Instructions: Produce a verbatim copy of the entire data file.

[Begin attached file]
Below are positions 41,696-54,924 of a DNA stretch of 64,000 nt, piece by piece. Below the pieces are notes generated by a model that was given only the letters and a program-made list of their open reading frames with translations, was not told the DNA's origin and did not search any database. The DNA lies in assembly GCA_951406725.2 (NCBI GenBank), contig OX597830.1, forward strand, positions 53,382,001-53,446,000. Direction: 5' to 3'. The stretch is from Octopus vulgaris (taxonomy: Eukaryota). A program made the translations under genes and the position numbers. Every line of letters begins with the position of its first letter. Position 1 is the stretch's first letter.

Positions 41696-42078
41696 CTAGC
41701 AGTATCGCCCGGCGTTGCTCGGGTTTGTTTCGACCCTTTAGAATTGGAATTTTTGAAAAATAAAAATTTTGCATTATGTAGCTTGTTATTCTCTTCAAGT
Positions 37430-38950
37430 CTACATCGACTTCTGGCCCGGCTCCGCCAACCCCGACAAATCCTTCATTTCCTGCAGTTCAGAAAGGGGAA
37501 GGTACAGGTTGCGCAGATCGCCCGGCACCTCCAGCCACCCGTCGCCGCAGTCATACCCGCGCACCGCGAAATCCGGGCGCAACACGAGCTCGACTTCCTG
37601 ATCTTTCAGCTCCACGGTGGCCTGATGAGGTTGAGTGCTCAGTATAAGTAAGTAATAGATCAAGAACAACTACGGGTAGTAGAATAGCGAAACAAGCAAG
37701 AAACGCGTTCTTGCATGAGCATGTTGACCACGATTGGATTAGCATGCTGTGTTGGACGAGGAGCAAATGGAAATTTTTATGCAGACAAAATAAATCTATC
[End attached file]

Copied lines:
Below are positions 41,696-54,924 of a DNA stretch of 64,000 nt, piece by piece. Below the pieces are notes generated by a model that was given only the letters and a program-made list of their open reading frames with translations, was not told the DNA's origin and did not search any database. The DNA lies in assembly GCA_951406725.2 (NCBI GenBank), contig OX597830.1, forward strand, positions 53,382,001-53,446,000. Direction: 5' to 3'. The stretch is from Octopus vulgaris (taxonomy: Eukaryota). A program made the translations under genes and the position numbers. Every line of letters begins with the position of its first letter. Position 1 is the stretch's first letter.

Positions 41696-42078
41696 CTAGC
41701 AGTATCGCCCGGCGTTGCTCGGGTTTGTTTCGACCCTTTAGAATTGGAATTTTTGAAAAATAAAAATTTTGCATTATGTAGCTTGTTATTCTCTTCAAGT
Positions 37430-38950
37430 CTACATCGACTTCTGGCCCGGCTCCGCCAACCCCGACAAATCCTTCATTTCCTGCAGTTCAGAAAGGGGAA
37501 GGTACAGGTTGCGCAGATCGCCCGGCACCTCCAGCCACCCGTCGCCGCAGTCATACCCGCGCACCGCGAAATCCGGGCGCAACACGAGCTCGACTTCCTG
37601 ATCTTTCAGCTCCACGGTGGCCTGATGAGGTTGAGTGCTCAGTATAAGTAAGTAATAGATCAAGAACAACTACGGGTAGTAGAATAGCGAAACAAGCAAG
37701 AAACGCGTTCTTGCATGAGCATGTTGACCACGATTGGATTAGCATGCTGTGTTGGACGAGGAGCAAATGGAAATTTTTATGCAGACAAAATAAATCTATC